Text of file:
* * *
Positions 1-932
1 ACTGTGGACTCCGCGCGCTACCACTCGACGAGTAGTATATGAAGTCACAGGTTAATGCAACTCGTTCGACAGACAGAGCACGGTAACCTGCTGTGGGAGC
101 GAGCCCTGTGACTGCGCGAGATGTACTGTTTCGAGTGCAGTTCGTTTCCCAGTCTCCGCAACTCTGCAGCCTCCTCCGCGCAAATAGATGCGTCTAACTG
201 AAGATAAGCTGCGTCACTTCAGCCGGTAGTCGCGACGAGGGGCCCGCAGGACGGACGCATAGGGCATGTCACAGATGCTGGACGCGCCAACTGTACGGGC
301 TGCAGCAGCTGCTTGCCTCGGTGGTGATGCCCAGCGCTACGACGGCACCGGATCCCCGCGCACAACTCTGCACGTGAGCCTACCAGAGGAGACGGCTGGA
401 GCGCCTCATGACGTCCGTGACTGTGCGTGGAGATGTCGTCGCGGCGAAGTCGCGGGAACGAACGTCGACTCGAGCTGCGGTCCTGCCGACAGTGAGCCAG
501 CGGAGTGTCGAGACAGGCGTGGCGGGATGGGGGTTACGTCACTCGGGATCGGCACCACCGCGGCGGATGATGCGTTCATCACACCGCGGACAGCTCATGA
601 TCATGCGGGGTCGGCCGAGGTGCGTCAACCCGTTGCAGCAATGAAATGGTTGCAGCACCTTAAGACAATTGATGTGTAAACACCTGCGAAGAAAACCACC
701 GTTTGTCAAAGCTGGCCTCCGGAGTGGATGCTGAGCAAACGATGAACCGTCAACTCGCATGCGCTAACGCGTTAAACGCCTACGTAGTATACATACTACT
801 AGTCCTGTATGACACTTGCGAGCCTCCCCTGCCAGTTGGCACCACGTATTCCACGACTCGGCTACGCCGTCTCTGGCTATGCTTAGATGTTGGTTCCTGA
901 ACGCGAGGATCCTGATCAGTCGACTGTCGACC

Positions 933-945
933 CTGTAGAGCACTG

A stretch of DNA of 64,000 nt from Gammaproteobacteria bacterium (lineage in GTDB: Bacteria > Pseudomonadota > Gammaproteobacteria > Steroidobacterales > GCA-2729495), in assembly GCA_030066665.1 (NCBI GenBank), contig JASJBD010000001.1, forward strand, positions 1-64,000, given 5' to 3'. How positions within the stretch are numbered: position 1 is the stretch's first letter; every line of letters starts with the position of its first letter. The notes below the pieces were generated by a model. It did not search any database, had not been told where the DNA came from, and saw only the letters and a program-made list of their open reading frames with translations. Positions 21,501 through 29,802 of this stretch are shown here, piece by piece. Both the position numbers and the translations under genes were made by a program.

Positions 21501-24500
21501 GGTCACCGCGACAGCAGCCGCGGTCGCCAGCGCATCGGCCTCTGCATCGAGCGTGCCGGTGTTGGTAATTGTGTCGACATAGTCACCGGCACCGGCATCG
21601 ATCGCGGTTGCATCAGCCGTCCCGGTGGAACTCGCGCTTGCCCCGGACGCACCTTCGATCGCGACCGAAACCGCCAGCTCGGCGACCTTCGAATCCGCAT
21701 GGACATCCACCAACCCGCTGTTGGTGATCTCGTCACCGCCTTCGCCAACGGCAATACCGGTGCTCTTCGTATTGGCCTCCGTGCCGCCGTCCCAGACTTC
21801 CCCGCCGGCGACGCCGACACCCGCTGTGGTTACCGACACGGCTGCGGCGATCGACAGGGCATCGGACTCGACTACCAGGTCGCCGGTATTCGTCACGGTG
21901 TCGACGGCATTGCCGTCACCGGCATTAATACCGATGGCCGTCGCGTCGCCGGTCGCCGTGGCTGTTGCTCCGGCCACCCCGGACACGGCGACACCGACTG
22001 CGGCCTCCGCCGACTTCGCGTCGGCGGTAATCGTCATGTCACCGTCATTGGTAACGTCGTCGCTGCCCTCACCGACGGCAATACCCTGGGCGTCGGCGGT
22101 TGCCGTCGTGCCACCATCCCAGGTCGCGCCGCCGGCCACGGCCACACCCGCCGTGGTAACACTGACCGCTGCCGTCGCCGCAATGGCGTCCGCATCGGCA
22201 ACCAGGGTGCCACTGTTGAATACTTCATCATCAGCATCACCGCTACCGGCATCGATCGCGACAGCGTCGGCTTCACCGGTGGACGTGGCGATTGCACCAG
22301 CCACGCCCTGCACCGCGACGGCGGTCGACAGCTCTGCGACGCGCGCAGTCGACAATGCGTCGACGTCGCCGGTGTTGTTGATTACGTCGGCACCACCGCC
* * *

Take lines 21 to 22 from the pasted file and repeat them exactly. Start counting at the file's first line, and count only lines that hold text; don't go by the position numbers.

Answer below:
22001 CGGCCTCCGCCGACTTCGCGTCGGCGGTAATCGTCATGTCACCGTCATTGGTAACGTCGTCGCTGCCCTCACCGACGGCAATACCCTGGGCGTCGGCGGT
22101 TGCCGTCGTGCCACCATCCCAGGTCGCGCCGCCGGCCACGGCCACACCCGCCGTGGTAACACTGACCGCTGCCGTCGCCGCAATGGCGTCCGCATCGGCA